Chip off the old block: Joely Richardson's daughter Daisy Bevan

Chip off the old block: Joely Richardson's daughter Daisy Bevan

Thomas Krappitz

‘When I was working as a waitress a few years ago, a customer came up and said, “Gosh you look exactly like Joely Richardson,”’ says actress Daisy Bevan. Daisy didn’t point out to the customer that Joely Richardson is actually her mum. ‘I just said “Oh, thanks” and walked away!’ she laughs.

But with that elegant swan-necked beauty and those crazily blue Redgrave eyes, the resemblance is so uncanny it’s almost spooky.

Daisy’s father is producer Tim Bevan (Four Weddings, Love Actually), so you could say her now-blossoming acting career was inevitable, though she has none of the thespy affectations you might expect from someone who grew up in green rooms and on film sets (her very first role was aged five in the Cate Blanchett film Elizabeth). 

After Bedales in Hampshire – where she was classmates with Cara Delevingne – 23-year-old Daisy spent time studying drama in New York before moving back to London to kick-start her career. She’s since turned her hand to theatre in The Picture Of Dorian Gray and scored a cameo opposite Kirsten Dunst and Oscar Isaac in 1960s-based thriller The Two Faces Of January.

Next up? A post-WWII adaptation of bestselling novel The Outcast for BBC One with a very British fellow cast that includes Greg Wise and Jessica Brown Findlay. Looks like those Redgrave acting genes are pretty strong...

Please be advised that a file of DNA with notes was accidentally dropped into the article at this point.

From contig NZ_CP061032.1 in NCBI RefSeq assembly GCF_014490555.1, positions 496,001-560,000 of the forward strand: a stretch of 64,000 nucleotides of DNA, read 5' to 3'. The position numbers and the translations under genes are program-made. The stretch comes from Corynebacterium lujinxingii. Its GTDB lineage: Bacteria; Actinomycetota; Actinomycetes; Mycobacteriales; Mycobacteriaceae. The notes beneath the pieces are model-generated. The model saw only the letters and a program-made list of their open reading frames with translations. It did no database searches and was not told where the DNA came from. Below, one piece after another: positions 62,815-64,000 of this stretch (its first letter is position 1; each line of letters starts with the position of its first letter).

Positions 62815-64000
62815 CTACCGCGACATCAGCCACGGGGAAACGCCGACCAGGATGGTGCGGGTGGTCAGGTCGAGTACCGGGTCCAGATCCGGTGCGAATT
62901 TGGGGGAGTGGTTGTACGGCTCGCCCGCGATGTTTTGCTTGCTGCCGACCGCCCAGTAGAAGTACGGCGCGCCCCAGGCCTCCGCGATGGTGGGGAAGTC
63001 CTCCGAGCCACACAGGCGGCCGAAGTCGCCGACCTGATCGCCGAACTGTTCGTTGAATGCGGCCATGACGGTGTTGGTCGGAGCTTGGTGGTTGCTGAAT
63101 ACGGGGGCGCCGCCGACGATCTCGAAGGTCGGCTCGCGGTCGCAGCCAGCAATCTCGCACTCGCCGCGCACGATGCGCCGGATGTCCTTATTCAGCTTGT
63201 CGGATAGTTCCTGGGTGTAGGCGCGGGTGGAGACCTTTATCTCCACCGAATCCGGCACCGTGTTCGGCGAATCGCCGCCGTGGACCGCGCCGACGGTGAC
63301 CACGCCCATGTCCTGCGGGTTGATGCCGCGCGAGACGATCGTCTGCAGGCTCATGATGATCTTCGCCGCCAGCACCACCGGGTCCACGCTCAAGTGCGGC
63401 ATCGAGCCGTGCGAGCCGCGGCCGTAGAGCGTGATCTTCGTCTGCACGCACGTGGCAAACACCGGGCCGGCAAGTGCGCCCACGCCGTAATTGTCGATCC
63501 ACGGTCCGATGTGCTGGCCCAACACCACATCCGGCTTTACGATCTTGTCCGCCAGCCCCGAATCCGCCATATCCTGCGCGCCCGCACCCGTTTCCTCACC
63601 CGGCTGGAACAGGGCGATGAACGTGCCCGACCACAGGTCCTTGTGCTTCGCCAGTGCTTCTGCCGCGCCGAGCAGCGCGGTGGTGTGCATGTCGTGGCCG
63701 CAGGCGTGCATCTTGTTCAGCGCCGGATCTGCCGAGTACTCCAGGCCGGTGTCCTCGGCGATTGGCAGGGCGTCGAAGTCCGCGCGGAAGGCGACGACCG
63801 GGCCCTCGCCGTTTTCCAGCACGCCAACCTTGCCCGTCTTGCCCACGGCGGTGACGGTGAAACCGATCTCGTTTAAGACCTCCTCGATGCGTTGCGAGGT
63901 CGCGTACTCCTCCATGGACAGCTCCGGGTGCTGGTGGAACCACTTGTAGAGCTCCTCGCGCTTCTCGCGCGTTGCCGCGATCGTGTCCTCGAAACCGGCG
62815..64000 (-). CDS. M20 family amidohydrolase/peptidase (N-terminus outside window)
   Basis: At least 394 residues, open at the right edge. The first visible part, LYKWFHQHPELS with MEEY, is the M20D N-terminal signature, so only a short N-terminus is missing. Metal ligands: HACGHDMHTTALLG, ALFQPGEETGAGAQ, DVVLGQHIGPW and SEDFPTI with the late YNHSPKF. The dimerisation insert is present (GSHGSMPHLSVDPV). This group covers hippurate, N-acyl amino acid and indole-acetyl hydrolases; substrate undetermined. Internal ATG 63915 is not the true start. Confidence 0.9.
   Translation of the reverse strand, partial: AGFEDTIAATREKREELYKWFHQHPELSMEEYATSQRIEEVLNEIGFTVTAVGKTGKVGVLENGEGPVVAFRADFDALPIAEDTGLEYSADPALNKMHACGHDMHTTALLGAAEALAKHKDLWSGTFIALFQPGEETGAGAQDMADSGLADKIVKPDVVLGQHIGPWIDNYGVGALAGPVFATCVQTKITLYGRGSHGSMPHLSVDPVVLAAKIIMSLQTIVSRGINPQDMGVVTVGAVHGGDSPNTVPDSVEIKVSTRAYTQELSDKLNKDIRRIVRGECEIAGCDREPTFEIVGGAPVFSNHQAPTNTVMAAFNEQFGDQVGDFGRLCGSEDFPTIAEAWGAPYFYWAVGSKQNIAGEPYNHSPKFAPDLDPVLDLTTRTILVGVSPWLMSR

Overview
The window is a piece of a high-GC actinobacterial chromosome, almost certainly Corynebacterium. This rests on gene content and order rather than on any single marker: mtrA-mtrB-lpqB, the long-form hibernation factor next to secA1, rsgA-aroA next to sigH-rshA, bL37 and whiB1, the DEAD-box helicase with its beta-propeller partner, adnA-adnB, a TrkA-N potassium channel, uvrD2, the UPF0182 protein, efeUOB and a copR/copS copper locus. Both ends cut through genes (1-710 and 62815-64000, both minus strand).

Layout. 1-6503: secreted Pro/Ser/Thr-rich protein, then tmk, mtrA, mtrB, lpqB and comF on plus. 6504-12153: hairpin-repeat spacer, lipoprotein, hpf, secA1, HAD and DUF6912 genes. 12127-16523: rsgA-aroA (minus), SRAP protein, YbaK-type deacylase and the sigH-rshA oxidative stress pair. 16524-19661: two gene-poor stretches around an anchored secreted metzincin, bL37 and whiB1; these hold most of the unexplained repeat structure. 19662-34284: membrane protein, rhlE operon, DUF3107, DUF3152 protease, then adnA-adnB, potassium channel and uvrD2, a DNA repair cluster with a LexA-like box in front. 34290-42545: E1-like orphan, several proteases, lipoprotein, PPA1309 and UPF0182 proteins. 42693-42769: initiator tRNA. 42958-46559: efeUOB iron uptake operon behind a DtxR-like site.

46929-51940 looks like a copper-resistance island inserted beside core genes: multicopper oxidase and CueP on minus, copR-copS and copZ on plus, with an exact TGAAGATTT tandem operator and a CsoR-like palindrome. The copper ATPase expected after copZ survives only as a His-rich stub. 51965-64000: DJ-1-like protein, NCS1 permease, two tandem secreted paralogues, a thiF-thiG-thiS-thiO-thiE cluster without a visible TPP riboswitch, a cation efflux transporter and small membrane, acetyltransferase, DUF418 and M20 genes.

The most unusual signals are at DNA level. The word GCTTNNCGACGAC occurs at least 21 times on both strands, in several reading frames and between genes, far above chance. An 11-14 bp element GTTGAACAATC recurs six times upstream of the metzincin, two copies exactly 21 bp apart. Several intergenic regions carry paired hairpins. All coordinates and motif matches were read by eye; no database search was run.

Let’s talk fashion first. Are the clothes on the shoot today similar to your own?   

‘Oh no, they’re much more bold and fashion-forward. I don’t know if I would ever have had the balls to wear these in real life. But it’s quite exciting on a shoot – the pieces are like artworks!’ 

What’s your normal style like? 

‘I’m a big Patti Smith fan. I could go on about her for hours. I love her androgynous look too, so I’m wearing a lot of dark colours and tailoring at the moment.’

Do you remember much of your acting debut at the age of five?

‘I just remember I had to lie in a bed and stay super-still. But the funny thing is I think I was staring straight into the camera the whole time – not so subtle!’ 

You went to school with Cara Delevingne. What do you make of her move into acting? 

‘She’s brilliant, Cara. To have gone through what she has and yet remained completely down-to-earth is incredible, really. Acting was always what she wanted to do at school, so I’m very happy for her.’

What was boarding school like? 

‘Fun, because you get to live with your friends, and because you go when you’re 13 and leave when you’re 18 – it’s like forming another family. You get to know everyone in a very specific way.’

Did you visit your parents on set a lot growing up? 

‘I did get to go on set a bit. They’re such exciting places to be. Now when I turn up on one for my own work I can’t quite believe it’s me working this time.’ 

How was making The Outcast? Did you enjoy doing TV? 

‘I think because filming time with television shows is shorter, and there’s
so much to do, you really have to keep up a momentum. You’re also thrown together with the same people from 6am to 7pm every day, so you end up forming very close bonds.’

You look so like your mum – are your personalities similar too?

‘I think we have similarities and differences. It’s funny – neither of us actually think we look like each other. We’re very close, and she just gave me a dog for my birthday.’ 

What breed is it? 

‘A Toy Poodle-Pomeranian cross, she’s a chocolatey ball of fluff called Zeppelin. I’ve never really had pets before, so I didn’t get what the big deal was, but now I have my own dog I totally understand. She’s changed my life!’ 

Photographs by Thomas Krappitz

Styling by Arabella Greenhill